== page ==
Tesla Motors Inc. told members of the Senate Commerce Committee Thursday that a problem with the automatic braking system of its Model S car — which is "separate and distinct" from the Autopilot — may have been responsible for its recent fatal crash.
Joshua Brown, 40, was killed in May when his Model S, driving on autopilot, crashed into a truck. The incident, which marked the first fatality involving a self-driving car, triggered concerns over the safety of Tesla's crash-avoidance and autopilot systems, and is now being investigated by the National Highway Transportation Safety Administration.
According to an unnamed source cited by Reuters, Tesla officials told committee members that braking failure is not the same as a malfunction in its autopilot system, which manages steering, changing lanes, adaptive cruise control and several other features meant to prevent accidents. However, the exact distinction between the two systems was not made clear.
"Those systems are supposed to work together to prevent an accident," Karl Brauer, a senior analyst at the auto research firm Kelley Blue Book, told the New York Times. “But either the car didn’t know it had to stop, or it did know and wasn’t able to stop. That involves Autopilot and the automatic braking."
The information presented at the meeting will do little to dispel enduring concerns about Tesla's Autopilot — a feature that the company has hailed as "better than human."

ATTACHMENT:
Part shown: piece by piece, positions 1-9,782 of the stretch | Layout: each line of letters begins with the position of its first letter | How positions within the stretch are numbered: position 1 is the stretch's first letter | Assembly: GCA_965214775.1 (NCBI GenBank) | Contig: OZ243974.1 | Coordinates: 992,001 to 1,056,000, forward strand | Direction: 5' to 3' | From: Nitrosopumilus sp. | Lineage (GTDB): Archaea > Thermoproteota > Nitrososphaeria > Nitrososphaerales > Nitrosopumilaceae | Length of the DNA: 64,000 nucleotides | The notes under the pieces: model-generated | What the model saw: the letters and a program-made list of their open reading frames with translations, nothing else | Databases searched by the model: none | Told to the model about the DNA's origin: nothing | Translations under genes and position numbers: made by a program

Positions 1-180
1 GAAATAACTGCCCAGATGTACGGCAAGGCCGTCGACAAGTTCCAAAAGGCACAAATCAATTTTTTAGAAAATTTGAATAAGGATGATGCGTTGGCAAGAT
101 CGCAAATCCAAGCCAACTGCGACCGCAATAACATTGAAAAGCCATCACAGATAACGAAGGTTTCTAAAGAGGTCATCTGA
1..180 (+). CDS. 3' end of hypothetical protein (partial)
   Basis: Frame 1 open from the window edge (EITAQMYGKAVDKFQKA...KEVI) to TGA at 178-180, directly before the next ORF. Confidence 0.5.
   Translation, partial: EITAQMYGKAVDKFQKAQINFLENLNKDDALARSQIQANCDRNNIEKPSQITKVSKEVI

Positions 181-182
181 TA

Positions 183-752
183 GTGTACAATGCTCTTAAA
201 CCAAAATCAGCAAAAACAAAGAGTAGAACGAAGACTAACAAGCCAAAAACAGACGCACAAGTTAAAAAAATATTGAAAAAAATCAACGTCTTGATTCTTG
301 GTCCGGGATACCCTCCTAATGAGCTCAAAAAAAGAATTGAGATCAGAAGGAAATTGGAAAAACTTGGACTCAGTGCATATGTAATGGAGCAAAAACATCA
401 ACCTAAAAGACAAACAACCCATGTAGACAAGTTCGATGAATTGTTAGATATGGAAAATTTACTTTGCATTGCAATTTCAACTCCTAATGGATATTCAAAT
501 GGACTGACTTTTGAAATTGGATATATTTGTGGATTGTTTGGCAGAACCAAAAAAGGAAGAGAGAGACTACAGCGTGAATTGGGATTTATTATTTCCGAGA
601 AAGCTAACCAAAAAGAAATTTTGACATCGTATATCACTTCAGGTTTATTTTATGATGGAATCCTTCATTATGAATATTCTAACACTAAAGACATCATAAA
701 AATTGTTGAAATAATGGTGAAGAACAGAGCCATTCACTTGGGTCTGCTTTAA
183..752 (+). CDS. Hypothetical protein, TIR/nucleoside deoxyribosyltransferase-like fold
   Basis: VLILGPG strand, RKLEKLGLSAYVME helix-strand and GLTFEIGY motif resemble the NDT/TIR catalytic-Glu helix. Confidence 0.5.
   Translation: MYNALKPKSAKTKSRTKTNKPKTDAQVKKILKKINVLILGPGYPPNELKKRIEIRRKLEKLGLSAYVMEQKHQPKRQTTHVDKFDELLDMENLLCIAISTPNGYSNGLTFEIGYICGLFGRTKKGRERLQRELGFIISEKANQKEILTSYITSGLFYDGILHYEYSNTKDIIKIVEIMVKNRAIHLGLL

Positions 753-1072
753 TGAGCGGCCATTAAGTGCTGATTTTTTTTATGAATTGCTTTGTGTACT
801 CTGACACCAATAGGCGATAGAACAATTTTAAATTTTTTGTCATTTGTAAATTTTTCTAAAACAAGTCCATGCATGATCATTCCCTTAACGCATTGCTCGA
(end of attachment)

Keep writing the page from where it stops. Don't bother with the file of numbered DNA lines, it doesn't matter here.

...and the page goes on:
"Autopilot is a key component of the image Tesla wants to project," Brauer told the Times. "They’ve made a big deal about it. So they don’t want to be in the position of saying that there’s something wrong with something that’s part of the whole company’s image."
According to Reuters, Tesla officials are still trying to determine whether the car’s radar and camera input for the emergency braking system failed to detect the truck, or whether it detected but misidentified it as an overpass, road sign or a bridge — structures it is built to "tune out."
"What we know is that the vehicle was on a divided highway with Autopilot engaged when a tractor trailer drove across the highway perpendicular to the Model S. Neither Autopilot nor the driver noticed the white side of the tractor trailer against a brightly lit sky, so the brake was not applied," Tesla wrote in a June 30 blog post. "Had the Model S impacted the front or rear of the trailer, even at high speed, its advanced crash safety system would likely have prevented serious injury as it has in numerous other similar incidents."